Families face rising prices this autumn as shops and businesses pass on increased costs to their customers.
Post-pandemic and Brexit bottlenecks are driving up the cost of many imported goods and raw materials, a Bank of Ireland survey shows today.
According to the bank’s Economic Pulse, shops, services, builders and industries say non-labour costs have risen over the last three months.
Bank of Ireland states that many are "saying that they are likely to hike selling prices in response".
Duncan Graham, managing director of industry body Retail Excellence, confirmed at the weekend that members were reporting increases in both staff costs and product prices, particularly for imported consumer goods.
He predicted that price increases could feed through to stores through the autumn, particularly as the build-up to Christmas begins.
“There’s a lack of people out there. And there are also increased supply chain and product costs. A number of retailers are struggling to get products out of the Far East.”
Mr Graham said the cost of doing business in China, and of shipping goods from there, had increased sharply since the pandemic.
He suggested that shoppers could avoid the worst of the price rises by buying locally produced goods.
Surging demand and raw materials shortages have already hit DIY enthusiasts.
Last week Gavin Slark, chief executive of Grafton Group, owner of the Woodie's chain, said rapidly rising product prices had forced the business to pass on some costs.
Local shortages of timber, allied with manufacturing disruptions caused by Covid-19 and extreme weather, have sent the prices of building materials soaring by up to 60 per cent.
Food and Drink Ireland, part of employers' lobby group Ibec, warned this month that the cost of everything from raw materials to insurance was rising. Its director, Paul Kelly, said that businesses expected the trend to continue into the coming months, potentially hitting competitiveness.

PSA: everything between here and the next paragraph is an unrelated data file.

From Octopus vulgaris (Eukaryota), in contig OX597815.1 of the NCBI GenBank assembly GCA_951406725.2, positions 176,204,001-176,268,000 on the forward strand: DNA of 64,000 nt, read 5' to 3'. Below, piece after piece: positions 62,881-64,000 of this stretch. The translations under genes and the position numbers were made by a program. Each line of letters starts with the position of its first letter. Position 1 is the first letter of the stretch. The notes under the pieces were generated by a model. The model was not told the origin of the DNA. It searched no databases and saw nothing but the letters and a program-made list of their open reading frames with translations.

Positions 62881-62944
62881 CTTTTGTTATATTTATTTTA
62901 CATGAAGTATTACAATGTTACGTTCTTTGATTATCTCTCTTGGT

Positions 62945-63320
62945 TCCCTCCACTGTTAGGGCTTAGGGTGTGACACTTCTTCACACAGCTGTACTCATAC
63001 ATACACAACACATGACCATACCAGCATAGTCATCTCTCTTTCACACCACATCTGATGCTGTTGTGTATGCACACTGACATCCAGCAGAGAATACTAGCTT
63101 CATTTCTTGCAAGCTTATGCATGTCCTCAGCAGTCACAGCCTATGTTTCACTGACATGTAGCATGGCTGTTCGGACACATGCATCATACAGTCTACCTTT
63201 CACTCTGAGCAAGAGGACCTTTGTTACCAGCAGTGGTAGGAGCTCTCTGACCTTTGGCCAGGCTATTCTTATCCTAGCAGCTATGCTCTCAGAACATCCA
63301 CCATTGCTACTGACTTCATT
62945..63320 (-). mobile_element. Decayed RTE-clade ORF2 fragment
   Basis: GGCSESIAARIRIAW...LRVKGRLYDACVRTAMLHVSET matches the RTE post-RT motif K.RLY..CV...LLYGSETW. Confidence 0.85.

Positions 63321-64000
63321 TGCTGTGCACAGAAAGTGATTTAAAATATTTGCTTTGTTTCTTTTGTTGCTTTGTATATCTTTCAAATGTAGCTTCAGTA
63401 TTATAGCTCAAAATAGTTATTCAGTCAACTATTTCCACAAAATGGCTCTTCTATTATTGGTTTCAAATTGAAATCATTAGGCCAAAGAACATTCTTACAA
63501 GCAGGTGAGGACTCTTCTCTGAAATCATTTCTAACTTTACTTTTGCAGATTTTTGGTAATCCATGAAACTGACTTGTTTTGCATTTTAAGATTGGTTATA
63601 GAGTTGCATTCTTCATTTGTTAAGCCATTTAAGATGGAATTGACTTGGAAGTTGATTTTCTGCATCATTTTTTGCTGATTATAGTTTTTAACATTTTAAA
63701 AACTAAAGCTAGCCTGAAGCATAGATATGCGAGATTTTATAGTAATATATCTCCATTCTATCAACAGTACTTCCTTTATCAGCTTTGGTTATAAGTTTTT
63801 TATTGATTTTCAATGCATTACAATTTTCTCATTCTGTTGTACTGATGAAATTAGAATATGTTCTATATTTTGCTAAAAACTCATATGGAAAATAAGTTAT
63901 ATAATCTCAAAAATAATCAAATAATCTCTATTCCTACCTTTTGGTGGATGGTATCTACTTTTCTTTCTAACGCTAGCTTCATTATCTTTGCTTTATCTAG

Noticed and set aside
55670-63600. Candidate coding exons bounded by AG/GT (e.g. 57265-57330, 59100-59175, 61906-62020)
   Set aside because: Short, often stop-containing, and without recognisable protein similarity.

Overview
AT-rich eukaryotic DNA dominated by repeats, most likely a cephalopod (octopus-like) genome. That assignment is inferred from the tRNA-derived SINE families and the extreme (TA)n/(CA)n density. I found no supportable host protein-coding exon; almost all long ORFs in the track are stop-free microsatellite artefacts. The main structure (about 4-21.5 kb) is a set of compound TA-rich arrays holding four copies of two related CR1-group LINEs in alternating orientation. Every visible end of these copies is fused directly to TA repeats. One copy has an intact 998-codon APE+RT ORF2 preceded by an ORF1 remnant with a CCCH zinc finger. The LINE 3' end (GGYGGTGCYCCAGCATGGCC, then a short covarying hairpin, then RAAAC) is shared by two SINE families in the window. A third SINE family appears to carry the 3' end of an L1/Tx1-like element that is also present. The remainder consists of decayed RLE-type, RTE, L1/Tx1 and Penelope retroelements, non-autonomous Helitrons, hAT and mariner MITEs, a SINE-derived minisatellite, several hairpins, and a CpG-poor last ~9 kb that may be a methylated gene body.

Dr Loretta O’Sullivan, group chief economist with Bank of Ireland, said the price rises could be fairly broadly based.
She noted that the difficulties affected imported goods and components used in manufacturing here, which in turn impacted exporters.
Recent figures showed inflation here at 2.2 per cent following a long period where it was muted, according to Dr O’Sullivan.“We are going to see more upward pressure in terms of consumer prices.”
However, she suggested that some of this could abate over time as bottlenecks ease.
The problem cooled business optimism this month, according to the Bank of Ireland Economic Pulse, which came in at 88.8 in August, 0.4 lower than July, but 29.5 up on 12 months ago.
The survey, published on Monday, shows 55 per cent of families believe the economy will improve in the next 12 months, while one in three predict their finances will improve.
This is in contrast with this time last year when rising Covid rates cast gloom over households, leaving them fearful for their finances.
Dr O’Sullivan dubbed the findings a mixed bag, with consumer confidence rising but business sentiment slipping. “This reflects some catch-up on the part of households and some pausing for breath on the part of firms,” she said.
“It is also the case that the big gains associated with the reopening of the economy are largely behind us.
“There has been a substantial easing of the public health restrictions in recent months, and we are now starting to see the Economic Pulse, and similar indicators in other countries, plateau at relatively high levels.”
She noted that some reopening remained, so future surveys would show the impact of Government plans on sentiment.